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I want to know how much a contribution a person should have to be the co-author, ethically in computer science and engineering field.

  1. If a person help you to collect some amount of data (not all), either giving you permission or participated himself to help you in data collection
  2. Proofread the paper once or twice
  3. Supervised you or co-supervised you but did not work in paper writing nor reviewing because of time constraints
  4. The head of departments or labs
  5. The one who supports you financially.

So I want to know, whom you will consider the co-author and whom not in the above list. What should the order of authorship in above scenario?

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You might have to check with your journal guidelines. Here are some examples:

Elsevier

Four criteria must all be met to be credited as an author:

  • Substantial contribution to the study conception and design, data acquisition, analysis, and interpretation.
  • Drafting or revising the article for intellectual content.
  • Approval of the final version.
  • Agreement to be accountable for all aspects of the work related to the accuracy or integrity of any part of the work.

[...]

Three types of authorship are considered unacceptable:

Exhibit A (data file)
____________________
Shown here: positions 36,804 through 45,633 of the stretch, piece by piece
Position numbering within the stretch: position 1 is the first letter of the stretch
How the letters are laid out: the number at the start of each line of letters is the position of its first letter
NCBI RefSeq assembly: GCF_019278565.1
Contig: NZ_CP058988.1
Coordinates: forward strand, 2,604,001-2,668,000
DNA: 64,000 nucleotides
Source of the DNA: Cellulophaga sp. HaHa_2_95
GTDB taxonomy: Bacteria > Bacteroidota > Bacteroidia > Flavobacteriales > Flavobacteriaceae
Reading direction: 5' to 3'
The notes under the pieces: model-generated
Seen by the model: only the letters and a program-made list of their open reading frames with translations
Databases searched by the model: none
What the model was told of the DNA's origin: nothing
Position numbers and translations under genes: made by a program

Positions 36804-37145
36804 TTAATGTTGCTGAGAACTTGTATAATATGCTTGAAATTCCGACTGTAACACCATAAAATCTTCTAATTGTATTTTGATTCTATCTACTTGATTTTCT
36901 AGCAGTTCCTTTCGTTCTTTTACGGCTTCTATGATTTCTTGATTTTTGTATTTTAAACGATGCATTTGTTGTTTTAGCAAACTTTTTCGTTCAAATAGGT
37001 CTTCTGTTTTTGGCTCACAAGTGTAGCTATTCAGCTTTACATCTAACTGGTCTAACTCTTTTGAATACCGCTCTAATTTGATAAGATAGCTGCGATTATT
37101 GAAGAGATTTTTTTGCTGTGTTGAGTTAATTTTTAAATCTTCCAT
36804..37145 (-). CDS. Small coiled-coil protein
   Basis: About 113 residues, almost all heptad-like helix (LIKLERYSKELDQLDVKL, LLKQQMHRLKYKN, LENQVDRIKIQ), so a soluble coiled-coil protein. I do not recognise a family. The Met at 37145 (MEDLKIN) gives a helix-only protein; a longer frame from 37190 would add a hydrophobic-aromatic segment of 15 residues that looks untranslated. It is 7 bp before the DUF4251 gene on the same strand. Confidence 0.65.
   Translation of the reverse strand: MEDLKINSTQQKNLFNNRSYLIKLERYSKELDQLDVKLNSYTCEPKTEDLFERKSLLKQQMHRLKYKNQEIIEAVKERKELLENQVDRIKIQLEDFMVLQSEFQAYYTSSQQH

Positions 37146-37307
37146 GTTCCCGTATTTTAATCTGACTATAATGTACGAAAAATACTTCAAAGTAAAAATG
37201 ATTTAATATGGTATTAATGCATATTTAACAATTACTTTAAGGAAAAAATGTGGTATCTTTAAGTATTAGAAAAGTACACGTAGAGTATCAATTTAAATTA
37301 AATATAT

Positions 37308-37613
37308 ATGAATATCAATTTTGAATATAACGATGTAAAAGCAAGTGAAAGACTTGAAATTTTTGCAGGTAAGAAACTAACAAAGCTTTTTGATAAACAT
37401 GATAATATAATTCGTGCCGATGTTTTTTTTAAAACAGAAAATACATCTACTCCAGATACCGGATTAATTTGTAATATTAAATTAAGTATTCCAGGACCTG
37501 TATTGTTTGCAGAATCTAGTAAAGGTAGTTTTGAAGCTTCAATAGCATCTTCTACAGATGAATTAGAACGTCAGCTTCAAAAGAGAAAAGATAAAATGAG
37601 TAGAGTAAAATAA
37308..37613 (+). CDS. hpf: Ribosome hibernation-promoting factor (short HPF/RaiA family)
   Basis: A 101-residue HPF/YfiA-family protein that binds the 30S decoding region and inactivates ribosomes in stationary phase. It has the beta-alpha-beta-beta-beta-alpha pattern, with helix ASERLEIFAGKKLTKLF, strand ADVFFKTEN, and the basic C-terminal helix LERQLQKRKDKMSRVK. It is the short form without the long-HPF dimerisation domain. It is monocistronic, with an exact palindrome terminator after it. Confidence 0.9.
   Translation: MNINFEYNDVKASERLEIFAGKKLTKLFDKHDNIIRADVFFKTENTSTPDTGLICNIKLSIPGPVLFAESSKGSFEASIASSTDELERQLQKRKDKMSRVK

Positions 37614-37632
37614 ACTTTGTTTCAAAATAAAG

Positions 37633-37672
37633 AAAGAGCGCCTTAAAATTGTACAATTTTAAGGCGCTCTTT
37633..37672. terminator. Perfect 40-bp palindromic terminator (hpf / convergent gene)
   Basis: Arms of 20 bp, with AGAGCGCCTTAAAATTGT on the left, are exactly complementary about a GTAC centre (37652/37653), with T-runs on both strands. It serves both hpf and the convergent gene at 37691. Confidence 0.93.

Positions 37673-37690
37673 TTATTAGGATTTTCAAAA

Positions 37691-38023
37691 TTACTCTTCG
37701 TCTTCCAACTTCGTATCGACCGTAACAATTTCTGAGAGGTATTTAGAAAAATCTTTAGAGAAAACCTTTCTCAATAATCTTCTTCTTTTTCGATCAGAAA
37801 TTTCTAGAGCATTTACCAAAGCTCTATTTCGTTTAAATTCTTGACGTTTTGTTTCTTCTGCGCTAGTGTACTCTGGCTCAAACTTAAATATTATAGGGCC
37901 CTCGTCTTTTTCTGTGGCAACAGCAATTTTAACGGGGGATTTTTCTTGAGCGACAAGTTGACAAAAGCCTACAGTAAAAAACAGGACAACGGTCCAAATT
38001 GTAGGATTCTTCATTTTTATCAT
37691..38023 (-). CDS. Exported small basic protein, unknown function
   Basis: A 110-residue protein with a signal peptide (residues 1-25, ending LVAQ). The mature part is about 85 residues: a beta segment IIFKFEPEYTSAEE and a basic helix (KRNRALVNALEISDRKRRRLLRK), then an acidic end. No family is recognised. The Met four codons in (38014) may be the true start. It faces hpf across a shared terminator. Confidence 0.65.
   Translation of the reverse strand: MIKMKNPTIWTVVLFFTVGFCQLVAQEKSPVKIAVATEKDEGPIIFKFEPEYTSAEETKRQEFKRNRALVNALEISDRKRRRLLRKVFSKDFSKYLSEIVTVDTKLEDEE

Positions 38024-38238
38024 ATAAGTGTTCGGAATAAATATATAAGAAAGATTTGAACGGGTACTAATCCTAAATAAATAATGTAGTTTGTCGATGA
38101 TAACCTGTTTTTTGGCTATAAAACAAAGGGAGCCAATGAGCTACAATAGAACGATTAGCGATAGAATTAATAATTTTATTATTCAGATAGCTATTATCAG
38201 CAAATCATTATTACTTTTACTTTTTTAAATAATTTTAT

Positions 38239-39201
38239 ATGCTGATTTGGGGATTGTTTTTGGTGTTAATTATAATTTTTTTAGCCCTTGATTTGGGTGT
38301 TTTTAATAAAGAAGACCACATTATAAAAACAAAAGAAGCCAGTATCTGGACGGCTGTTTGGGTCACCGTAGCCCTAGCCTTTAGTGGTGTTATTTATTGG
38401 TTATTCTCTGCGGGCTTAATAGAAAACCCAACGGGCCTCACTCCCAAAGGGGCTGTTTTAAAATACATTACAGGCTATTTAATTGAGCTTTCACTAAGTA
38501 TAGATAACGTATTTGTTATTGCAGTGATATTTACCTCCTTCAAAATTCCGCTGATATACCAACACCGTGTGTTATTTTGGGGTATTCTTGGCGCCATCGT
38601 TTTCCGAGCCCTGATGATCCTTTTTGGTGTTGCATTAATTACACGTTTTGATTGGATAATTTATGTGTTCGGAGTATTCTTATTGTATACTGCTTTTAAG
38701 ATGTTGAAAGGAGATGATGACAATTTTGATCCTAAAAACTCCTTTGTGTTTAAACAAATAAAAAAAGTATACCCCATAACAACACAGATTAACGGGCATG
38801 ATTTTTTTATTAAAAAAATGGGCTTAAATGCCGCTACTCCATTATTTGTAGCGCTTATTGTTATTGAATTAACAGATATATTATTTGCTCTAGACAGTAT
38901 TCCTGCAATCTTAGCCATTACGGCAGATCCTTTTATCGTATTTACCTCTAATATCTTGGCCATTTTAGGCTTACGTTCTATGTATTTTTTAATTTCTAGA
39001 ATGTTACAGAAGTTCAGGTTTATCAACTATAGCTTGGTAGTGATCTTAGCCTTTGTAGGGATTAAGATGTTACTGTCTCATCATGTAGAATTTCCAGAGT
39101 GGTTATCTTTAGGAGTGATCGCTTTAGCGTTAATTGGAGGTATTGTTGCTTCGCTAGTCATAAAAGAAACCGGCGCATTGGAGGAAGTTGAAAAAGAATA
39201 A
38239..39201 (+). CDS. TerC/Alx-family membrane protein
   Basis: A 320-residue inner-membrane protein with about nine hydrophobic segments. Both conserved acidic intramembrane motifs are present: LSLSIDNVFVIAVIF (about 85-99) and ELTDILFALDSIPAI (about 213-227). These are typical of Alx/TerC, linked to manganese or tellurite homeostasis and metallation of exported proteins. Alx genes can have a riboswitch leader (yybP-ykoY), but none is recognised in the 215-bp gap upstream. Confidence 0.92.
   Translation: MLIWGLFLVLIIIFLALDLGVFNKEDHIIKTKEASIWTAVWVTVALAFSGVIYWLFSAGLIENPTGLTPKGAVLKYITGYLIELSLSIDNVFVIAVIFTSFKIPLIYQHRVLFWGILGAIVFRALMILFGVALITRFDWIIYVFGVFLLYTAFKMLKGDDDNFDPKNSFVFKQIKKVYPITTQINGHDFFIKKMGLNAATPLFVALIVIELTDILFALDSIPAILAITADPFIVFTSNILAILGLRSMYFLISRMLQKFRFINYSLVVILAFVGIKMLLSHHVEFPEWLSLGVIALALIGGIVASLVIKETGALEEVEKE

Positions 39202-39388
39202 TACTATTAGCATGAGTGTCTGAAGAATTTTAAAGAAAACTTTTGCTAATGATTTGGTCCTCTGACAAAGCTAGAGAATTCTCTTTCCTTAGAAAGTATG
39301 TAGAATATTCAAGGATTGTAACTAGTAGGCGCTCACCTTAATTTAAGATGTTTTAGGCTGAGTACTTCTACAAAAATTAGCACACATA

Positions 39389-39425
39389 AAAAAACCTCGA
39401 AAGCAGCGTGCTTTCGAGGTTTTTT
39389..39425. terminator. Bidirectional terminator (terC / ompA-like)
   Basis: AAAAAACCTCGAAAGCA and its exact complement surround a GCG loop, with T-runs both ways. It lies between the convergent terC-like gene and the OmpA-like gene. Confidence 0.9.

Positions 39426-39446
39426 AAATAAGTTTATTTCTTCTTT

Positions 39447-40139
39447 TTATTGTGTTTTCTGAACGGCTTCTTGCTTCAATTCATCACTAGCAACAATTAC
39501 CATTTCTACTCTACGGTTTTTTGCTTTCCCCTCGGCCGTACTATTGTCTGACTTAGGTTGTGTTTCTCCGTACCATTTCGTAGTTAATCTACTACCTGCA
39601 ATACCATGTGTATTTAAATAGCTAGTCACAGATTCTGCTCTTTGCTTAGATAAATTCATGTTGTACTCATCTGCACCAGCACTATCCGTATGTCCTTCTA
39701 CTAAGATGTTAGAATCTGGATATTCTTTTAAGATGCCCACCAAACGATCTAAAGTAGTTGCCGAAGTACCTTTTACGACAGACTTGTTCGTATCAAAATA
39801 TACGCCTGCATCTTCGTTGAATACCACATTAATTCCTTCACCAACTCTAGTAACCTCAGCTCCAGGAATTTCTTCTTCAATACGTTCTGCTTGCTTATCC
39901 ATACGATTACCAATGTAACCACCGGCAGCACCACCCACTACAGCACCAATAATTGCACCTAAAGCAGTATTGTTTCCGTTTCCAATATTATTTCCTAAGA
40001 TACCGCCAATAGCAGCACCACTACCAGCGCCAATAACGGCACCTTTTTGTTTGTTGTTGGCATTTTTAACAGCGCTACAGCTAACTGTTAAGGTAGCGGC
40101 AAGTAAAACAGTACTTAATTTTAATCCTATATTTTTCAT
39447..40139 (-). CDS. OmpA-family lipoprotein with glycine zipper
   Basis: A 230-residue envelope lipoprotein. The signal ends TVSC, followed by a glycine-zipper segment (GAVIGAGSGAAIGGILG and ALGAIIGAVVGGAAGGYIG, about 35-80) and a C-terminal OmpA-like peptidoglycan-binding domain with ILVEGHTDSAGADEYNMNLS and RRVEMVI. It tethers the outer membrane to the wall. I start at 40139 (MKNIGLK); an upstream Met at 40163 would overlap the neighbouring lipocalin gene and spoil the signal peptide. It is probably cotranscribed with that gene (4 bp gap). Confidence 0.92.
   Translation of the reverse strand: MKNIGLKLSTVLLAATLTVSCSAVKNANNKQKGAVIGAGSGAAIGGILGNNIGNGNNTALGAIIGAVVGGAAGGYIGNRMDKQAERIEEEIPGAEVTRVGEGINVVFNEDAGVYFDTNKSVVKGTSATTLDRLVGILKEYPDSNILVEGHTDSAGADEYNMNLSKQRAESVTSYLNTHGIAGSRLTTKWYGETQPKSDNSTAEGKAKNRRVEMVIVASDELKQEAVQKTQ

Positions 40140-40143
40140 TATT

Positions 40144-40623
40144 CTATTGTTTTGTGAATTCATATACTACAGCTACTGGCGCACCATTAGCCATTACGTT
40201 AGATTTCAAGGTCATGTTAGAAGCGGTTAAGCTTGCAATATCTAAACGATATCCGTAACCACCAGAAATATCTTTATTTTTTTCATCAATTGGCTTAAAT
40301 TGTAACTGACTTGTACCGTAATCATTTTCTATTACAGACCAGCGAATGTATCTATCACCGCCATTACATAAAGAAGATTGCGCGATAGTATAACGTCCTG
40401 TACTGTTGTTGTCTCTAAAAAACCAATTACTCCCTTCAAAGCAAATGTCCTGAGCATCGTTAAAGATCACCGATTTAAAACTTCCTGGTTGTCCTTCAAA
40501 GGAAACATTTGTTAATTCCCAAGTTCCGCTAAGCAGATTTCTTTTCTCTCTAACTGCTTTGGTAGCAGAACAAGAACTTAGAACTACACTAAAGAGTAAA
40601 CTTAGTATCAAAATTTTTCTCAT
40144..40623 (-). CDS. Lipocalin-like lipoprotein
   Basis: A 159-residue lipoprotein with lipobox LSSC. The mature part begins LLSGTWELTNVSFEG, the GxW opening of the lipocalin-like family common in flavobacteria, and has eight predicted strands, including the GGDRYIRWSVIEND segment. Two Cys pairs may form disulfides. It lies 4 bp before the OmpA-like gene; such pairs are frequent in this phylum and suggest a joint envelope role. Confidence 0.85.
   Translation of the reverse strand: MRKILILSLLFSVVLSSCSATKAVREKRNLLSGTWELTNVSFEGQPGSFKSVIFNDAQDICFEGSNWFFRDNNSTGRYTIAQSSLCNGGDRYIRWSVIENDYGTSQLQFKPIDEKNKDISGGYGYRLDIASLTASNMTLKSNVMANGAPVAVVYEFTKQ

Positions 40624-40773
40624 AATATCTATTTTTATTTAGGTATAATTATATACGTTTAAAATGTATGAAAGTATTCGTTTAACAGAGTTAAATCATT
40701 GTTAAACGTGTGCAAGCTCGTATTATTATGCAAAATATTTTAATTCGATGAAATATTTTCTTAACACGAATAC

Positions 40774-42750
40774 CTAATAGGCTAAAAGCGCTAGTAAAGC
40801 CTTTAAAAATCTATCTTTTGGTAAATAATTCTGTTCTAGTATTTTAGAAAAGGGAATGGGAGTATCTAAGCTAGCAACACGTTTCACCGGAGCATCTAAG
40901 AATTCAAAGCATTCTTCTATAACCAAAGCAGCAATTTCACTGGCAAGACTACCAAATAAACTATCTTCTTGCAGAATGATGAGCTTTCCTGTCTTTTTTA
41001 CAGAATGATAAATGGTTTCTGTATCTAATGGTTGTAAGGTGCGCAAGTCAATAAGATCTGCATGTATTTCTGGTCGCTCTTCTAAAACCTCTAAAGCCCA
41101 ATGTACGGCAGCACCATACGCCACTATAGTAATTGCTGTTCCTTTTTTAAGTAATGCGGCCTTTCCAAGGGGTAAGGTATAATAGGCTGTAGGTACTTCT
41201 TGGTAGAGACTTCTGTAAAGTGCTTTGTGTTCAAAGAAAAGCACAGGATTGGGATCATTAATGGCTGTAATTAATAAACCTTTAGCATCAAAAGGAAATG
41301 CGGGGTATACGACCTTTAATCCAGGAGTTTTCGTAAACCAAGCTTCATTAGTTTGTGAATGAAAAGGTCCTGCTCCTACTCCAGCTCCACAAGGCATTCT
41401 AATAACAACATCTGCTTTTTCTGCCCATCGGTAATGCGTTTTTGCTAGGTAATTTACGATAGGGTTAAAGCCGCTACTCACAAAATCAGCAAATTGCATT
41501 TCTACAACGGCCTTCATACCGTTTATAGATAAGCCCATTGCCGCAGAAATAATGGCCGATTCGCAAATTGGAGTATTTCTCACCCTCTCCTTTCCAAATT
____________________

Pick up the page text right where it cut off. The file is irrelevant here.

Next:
• ‘Ghost’ authors, who contribute substantially but are not acknowledged (often paid by commercial sponsors);
  • ‘Guest’ authors, who make no discernible contributions, but are listed to help increase the chances of publication;
  • ‘Gift’ authors, whose contribution is based solely on a tenuous affiliation with a study.

Springer

Has nearly the same principles.

Your university

Likely your university has a document where they spell out the guidelines. The ethics department, if it exists, shall answer all of your questions.

Your specific questions (my opinion)

  1. If a person help you to collect some amount of data (not all), either giving you permission or participated himself to help you in data collection - Yes (although I'm not sure what you mean by the "giving you permission" part)
  2. Proofread the paper once or twice - I'd say no. Correcting typos is not a major scientific contribution.
  3. Supervised you or co-supervised you but did not work in paper writing nor reviewing because of time constraints - If supervised means giving guidance and participating in discussions, yes. If supervised means just overlooking the progress of the paper without substantial input, then no.
  4. The head of departments or labs - Just being the head of lab does not suffice. The authors contribute to the project directly.
  5. The one[s] who support you financially. - These are typically credited in the acknowledgment section, not by giving them authorship.

Acknowledgments, on the other hand, are less strict. So even minor contributions, conversations or comments on the draft might be sufficient for putting someone in the acknowledgments.


Note: In this answer I'm not saying anything about the order of the authors because it's field dependent and I have no experience about it (my field being one that adopts alphabetical order).

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